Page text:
In marketing, neuroscientific techniques provide deep insights into consumer behavior, preferences, and emotional responses, allowing for the development of targeted marketing strategies and product designs that resonate more effectively with consumers. The incorporation of neuroscience into marketing can identify various aspects of consumer brains. Researchers have previously utilized neuroscientific tools like fMRI, EEG, ECG, FEMG, PET, and eye tracking to uncover hidden factors influencing consumer brains. In addition to revealing these elements, it also makes consumer behavior, attitude, preferences, and decision-making processes clear. Additionally, it assists in a better understanding of product experiences by assessing a product before its launch and testing its advertising effectiveness.

Amidst the array of studies considered within this analysis, alongside those omitted based on our scrutiny, a conspicuous gap emerges: the scarcity of empirical investigations harnessing cutting-edge neuroscientific methodologies. This dearth underscores the necessity for a collaborative dialog between neuroscientists and business stakeholders, aiming to explore and leverage the potential of state-of-the-art tools in diverse realms of commerce.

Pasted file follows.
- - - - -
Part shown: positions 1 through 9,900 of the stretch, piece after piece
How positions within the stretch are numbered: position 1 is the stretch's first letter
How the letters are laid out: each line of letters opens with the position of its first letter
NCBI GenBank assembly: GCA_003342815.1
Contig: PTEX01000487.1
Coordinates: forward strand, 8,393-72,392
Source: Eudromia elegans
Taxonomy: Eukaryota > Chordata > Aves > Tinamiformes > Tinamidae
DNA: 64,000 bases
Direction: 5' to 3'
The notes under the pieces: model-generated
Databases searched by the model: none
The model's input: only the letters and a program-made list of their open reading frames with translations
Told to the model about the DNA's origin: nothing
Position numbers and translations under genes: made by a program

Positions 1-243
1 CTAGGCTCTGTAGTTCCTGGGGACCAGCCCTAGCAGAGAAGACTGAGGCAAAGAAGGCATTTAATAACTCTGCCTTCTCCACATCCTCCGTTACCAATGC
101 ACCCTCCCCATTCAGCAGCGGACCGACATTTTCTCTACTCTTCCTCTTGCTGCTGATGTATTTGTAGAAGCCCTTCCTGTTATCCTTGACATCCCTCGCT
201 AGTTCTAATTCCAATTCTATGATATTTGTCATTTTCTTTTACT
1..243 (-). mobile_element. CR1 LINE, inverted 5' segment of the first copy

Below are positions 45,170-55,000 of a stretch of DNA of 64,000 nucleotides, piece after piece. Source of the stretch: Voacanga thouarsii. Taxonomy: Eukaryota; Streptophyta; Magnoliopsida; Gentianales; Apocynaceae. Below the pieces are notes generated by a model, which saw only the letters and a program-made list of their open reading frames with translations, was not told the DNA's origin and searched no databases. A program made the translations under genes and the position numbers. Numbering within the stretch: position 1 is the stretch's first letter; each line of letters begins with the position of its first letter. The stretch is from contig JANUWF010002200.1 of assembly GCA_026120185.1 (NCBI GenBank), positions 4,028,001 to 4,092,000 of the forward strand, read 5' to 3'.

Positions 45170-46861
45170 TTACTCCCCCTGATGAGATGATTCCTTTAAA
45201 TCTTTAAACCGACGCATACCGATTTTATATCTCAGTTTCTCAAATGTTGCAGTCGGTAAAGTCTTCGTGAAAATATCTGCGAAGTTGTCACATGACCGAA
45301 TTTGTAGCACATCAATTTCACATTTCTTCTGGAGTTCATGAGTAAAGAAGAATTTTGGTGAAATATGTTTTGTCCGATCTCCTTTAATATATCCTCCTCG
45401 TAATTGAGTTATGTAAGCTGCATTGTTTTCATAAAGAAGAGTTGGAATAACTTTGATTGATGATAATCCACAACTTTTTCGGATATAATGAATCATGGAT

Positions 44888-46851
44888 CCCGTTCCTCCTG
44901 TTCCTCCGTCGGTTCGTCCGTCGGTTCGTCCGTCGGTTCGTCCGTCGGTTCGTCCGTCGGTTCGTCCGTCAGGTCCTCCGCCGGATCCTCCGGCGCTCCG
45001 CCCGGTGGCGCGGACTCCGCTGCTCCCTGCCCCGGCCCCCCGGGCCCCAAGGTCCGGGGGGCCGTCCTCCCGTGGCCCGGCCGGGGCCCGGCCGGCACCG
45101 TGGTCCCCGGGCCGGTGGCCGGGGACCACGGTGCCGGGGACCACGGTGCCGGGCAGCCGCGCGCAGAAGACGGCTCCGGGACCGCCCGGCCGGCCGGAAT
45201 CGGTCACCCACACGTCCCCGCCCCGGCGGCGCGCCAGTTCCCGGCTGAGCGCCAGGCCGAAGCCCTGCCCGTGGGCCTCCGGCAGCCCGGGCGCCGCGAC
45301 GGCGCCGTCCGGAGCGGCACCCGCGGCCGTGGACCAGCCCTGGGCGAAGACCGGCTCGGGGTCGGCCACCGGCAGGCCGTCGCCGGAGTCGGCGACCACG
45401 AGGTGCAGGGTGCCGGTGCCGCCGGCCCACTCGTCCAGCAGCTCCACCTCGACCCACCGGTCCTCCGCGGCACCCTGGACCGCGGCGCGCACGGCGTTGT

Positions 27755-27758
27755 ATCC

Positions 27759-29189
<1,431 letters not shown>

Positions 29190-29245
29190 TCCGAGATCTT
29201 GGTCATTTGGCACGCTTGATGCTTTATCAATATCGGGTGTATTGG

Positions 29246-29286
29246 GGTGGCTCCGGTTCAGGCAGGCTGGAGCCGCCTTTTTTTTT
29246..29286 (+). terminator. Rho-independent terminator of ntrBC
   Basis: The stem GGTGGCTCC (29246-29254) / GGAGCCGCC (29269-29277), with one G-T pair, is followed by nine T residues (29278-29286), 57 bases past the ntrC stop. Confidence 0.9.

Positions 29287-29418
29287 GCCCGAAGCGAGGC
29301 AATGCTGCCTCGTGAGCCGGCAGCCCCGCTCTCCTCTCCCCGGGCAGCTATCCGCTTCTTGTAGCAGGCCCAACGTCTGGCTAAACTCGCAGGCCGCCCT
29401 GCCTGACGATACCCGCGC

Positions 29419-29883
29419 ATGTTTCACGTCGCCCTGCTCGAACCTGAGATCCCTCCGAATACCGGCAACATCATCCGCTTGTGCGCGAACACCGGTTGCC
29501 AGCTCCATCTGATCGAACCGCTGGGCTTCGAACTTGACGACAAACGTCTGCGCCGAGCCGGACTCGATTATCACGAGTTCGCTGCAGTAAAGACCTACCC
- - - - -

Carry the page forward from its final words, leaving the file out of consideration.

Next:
The imperative is clear: concerted efforts are warranted to delve deeper into this interdisciplinary terrain. Thus, there arises an urgent call to action for the initiation of additional studies, characterized by meticulous attention to detail. Such endeavors are poised to illuminate the intricate interplay between neuroscience and business, ultimately paving the way for innovative solutions and transformative insights that can drive organizational success and societal progress.


This comprehensive review highlights the transformative potential of neuroscience across various business domains. By synthesizing existing literature, our analysis unveils insights with significant implications for companies, potentially catalyzing improvements in their overall operational efficacy and strategic decision-making processes. The elucidated findings serve as a valuable resource for both scholars and practitioners engaged in disciplines such as marketing, consumer behavior, accounting, and human resources. Armed with a deeper understanding of the neuroscientific underpinnings of human cognition, emotion, and behavior, stakeholders across these domains stand to gain actionable insights and novel perspectives that can inform more informed and effective approaches to business practices and management strategies.

Potential limitations and future research

The paper’s final section discusses the study’s possible limitations and the future research possibilities. This study only considered journal articles and web pages, excluding books and editorials. The limited data collection allows future research to expand on it. Regarding the research design, selecting articles depends on keyword searches, which limits the study’s scope. However, we have not purposely excluded any relevant articles and web pages from our search results using the keywords.